When I enrolled in USAA SafePilot I initially enjoyed monitoring my driving habits. It actually made me focus on the little things that distract us as we drive. I made a point not to answer my phone while driving and after it identified a few "harsh braking" events I focused on trying not to "harsh brake". After a while the SafePilot was following me everywhere. These "harsh braking events were so minor I had to expand the view on my iphone to find where I was "harsh breaking". In a few of the events I had a choice between "Hard Braking" to prevent running a yellow traffic light or slight acceleration to go thru the light. Most of the time it was occational "firm breaking" that was normal in driving in Los Angeles. My score stayed at 99 for a long time. The next problem was when I had to use my phone. I just came out of the store, sat in my vehicle to make a call. It was hot so I started the car and remained parked. Big Brother was watching and noted the transgression. If you touch your phone (but don't answer it) while the phone rings or incomming text, it notes the transgression. I am staying in a gated community and must call to have the gate opened. I am stopped in a protected spot to have the gate opened. I must turn off the car and remove the key or be charged with a trangression. My SafePilot score dropped to 89. Two Hand held device and 12 "harsh braking" events. My "other vehicle" has hands free calling with steering wheel controls but I can't use these features due to this SafePilot program. I called USAA a few months ago concerning these issues but was told it was the programs growing pains. Big Brother "SafePilot" sees all and tells all, no matter how small. While the program sounds good it lacks judgement, common sense, or review. Thanks, Major Warrant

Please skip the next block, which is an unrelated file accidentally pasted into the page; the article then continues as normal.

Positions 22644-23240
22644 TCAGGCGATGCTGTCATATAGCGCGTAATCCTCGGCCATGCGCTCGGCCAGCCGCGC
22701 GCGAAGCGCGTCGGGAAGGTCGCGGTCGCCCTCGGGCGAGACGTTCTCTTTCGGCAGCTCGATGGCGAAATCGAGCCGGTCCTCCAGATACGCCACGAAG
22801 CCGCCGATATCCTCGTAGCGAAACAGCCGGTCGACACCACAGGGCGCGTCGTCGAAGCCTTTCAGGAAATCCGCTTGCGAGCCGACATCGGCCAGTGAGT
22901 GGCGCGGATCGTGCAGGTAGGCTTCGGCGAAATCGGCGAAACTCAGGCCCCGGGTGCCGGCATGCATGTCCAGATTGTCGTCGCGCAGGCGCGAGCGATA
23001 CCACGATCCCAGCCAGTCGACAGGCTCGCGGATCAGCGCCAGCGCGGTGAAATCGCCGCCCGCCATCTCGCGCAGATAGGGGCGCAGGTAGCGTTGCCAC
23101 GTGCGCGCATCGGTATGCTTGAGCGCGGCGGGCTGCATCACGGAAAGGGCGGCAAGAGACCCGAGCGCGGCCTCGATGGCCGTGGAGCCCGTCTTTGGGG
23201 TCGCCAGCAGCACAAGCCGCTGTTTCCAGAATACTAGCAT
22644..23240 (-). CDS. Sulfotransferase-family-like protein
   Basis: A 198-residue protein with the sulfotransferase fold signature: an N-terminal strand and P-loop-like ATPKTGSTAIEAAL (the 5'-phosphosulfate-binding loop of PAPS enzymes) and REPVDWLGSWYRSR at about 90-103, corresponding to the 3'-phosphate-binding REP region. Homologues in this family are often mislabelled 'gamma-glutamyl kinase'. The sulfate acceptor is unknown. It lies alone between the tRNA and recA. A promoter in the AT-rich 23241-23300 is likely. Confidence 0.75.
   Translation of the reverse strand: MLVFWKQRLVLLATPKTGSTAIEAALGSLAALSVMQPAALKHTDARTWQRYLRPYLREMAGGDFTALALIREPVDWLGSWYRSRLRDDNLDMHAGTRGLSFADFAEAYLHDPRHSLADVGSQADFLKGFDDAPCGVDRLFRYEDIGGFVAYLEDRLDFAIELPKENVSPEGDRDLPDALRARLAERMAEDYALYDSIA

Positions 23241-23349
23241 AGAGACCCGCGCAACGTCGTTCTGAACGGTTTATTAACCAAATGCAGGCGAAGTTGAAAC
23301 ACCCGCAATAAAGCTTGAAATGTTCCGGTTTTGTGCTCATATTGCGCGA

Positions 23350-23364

Hello @Major Warrant, I'm sorry to hear your disappointment with the SafePilot app. Your comments are taken seriously and I'm engaging the appropriate area to review your concerns further. I appreciate you taking time to post. -Paula
Big Brother "SafePilot" sees all and tells all, no matter how small.
Which is why I'll never have an insurance company dongle plugged into the OBD-II port of any car I own. I'll find a '69 Plymouth Valiant to drive, if it comes to that. Fewer gizmos to break, too.